After a time, most of the Californians in Australia grew sick of their new country. They had perhaps found the auriferous earth in general rather richer than what it was in California but not so rich as their brilliant hopes had pictured it. At the same time, since the gold happened in general to be buried much deeper in the ground, the labor of extracting it was greater, while the water for washing purposes was often lamentably deficient. Then there was the moral contamination of working beside the convicts of Van Dieman’s Land and New South Wales, the unhealthiness of the mining country, the scarcity of proper water to drink, the privations from want of food and severity of the weather, and excessively severe labor. The Californians were farther disgusted by the imposition of a tax of seven and a half dollars per month, laid by the government upon all miners for license to work, as well as by the occasional outbreaks of national jealousy, and disputes between themselves and British subjects. On the whole, therefore, the Americans were glad to leave the country to its first inhabitants and their coming brethren from England; and so soon as the former contrived to gather the pecuniary means, and had the opportunity, they hastened back to their old quarters in California, now doubly endeared to them by their luckless absence. The reports brought by these returned emigrants before long satisfied the wavering and adventurous, that no special benefit was to be obtained by any American in leaving the rich mines of his own country for those, however promising they might appear, of another. On the contrary, all he could look for were many additional hardships, physical and moral, and severe labor ill-requited. Of late, accordingly, comparatively few adventurers have sailed from San Francisco for the Australian gold fields. This is well for California. It may just also, while on this subject, be said in passing, that other labor in Australia—from that of the rudest workman to that of the highest skilled mechanic—is only paid about one-half the rates which it commands, has always received, and probably for many years to come, will continue to receive in California. Let interested people say what they will, there is no land so well fitted for the comfortable residence of the poor and industrious man as California. Soil, climate, wages, and political, religious and domestic institutions here make his position more ennobling and agreeable than he can expect or possibly find in any other country.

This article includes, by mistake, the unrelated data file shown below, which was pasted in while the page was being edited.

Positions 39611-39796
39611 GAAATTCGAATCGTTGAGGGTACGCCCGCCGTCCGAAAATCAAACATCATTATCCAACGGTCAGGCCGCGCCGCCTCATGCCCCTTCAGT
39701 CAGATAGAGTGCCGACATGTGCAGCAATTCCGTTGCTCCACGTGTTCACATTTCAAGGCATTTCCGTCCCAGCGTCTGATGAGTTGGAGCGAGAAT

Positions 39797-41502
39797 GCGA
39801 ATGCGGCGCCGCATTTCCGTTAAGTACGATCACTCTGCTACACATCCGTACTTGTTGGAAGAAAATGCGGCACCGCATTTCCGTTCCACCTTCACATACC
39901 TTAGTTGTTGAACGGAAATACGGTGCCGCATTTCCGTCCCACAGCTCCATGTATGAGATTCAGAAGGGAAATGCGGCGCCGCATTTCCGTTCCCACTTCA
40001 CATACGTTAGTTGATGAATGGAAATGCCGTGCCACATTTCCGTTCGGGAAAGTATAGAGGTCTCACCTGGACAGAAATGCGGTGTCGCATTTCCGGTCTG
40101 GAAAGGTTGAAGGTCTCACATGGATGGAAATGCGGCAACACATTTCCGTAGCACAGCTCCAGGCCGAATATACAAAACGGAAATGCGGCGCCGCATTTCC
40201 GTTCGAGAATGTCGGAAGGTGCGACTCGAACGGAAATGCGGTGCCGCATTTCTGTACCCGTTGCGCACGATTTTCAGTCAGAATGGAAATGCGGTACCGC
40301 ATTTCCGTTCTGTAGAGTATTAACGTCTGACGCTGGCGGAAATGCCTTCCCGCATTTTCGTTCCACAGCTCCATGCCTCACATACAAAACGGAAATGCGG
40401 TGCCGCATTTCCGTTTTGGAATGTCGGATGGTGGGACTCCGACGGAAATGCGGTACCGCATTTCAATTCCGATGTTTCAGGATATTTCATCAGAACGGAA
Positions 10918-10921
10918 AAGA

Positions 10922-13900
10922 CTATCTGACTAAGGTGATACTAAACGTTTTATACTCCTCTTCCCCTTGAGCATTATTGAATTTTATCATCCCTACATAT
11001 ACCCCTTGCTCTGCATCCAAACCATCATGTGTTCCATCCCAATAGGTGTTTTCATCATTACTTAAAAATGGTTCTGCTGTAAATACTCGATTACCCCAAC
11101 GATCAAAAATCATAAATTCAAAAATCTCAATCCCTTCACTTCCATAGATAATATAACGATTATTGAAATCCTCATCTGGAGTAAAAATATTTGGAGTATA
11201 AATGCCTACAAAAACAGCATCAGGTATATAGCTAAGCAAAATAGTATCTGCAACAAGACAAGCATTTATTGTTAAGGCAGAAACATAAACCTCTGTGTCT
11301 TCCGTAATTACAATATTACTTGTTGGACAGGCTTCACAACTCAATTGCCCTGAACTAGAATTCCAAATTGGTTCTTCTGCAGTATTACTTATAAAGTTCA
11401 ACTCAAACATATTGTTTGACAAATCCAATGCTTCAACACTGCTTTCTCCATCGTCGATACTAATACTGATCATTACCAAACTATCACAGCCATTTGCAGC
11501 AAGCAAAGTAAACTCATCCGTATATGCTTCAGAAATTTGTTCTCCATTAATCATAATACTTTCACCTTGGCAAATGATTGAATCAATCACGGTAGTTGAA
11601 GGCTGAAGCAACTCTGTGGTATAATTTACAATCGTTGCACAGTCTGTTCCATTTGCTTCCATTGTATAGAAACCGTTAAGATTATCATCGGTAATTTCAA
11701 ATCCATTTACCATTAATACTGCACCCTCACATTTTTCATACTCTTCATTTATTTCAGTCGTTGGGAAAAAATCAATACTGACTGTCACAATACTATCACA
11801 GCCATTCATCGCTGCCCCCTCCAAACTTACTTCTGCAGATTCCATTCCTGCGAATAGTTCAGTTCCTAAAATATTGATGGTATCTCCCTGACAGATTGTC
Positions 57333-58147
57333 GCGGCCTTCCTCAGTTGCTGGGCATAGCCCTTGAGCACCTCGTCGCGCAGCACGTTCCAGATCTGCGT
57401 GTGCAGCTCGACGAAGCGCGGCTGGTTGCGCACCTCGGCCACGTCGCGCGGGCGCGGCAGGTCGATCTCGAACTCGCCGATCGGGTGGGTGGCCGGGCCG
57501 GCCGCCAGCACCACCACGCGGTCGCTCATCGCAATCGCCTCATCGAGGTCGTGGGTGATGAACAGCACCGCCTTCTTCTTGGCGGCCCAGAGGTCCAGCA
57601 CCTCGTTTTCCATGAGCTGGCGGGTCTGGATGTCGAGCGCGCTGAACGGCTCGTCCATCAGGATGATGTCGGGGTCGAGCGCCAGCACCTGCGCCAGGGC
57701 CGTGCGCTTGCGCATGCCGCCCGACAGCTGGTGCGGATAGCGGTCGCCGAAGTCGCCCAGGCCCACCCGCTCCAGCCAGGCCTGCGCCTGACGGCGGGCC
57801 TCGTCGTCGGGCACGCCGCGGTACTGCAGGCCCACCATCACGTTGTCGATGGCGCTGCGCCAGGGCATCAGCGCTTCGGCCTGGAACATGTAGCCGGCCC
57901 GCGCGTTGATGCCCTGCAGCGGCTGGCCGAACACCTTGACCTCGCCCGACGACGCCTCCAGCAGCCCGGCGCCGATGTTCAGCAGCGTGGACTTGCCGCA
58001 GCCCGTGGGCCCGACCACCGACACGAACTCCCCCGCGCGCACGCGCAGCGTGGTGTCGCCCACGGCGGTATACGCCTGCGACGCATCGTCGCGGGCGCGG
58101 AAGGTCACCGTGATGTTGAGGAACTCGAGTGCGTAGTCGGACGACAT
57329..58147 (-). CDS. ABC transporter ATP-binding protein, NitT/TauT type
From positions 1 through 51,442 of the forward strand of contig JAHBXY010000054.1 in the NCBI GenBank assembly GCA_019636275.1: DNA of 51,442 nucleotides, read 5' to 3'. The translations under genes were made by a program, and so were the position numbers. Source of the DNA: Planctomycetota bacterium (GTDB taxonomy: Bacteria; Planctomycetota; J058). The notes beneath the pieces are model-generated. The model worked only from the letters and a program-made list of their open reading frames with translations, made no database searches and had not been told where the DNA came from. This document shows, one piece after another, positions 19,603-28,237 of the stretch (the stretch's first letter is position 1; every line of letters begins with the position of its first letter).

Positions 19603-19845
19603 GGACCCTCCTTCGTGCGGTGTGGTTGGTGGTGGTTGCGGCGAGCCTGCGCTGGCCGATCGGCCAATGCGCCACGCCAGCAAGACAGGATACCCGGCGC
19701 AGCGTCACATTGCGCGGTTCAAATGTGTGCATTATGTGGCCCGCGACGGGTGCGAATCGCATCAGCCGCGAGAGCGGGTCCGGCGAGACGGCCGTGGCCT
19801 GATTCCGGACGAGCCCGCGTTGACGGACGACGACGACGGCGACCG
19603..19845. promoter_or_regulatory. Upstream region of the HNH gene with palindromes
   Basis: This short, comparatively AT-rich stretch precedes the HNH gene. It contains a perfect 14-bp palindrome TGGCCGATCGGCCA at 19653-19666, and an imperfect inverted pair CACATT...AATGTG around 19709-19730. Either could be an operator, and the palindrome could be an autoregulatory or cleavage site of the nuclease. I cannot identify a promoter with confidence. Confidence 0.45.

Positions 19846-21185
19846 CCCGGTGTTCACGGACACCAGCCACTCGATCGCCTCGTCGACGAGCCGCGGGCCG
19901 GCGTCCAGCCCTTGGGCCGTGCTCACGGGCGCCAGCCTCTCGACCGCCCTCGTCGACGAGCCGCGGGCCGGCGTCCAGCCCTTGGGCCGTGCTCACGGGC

This month the second (wrongfully said in the preface to be the first,) San Francisco “City Directory” was published by A. W. Morgan & Co. It was a well printed, thin octavo, of one hundred and twenty-five pages. The names were not more in number than what C. P. Kimball’s Directory of 1850 contained. These, however, in Morgan’s book were stated both alphabetically and classified into trades and professions. Some useful general information was also given in an appendix.
OCTOBER 22d.—A city ordinance was passed and approved of, granting a right of way to the “California Telegraph Company.” Some time elapsed before the company could erect posts and extend the wires through the State; and it was only late in the following year that they got into working order. By means of this telegraph, San Francisco was brought into instant communication with San José, Stockton, Sacramento, Marysville, and other towns in the interior.
NOVEMBER 2d.—Election of State, county and city officials, as well as others for the United States. The county and city returns were as follows:—
Senate.—John N. Baird, John S. Hager.
Assembly.—Samuel Flower, John Sime, Frederick A. Snyder, George H. Blake, James M. Taylor, Isaac N. Cordoza, Elcan Heydenfeldt.
County Surveyor.—W. P. Humphreys.
Public Administrator.—David T. Bagley.
District Judge.—Delos Lake.
Mayor.—C. J. Brenham.
City Marshal.—R. G. Crozier.
Recorder.—George W. Baker.
Street Commissioner.—Wm. Divier.
Tax Collector.—Lewis Teal.
Harbor Master.—W. T. Thompson.
City Attorney.—John K. Hackett.
City Assessors.—M. D. Eyre, J. L. Anderson, J. O’Callahan.
J. P. Flint,
T. H. Selby,
Geo. K. Gluyas,
J. P. Haven,
C. L. Case,
A. J. Bowie,
E. J. Moore.
H. N. Squier,
H. R. Haste,
James De Long,
J. B. Piper,
G. W. Bryant,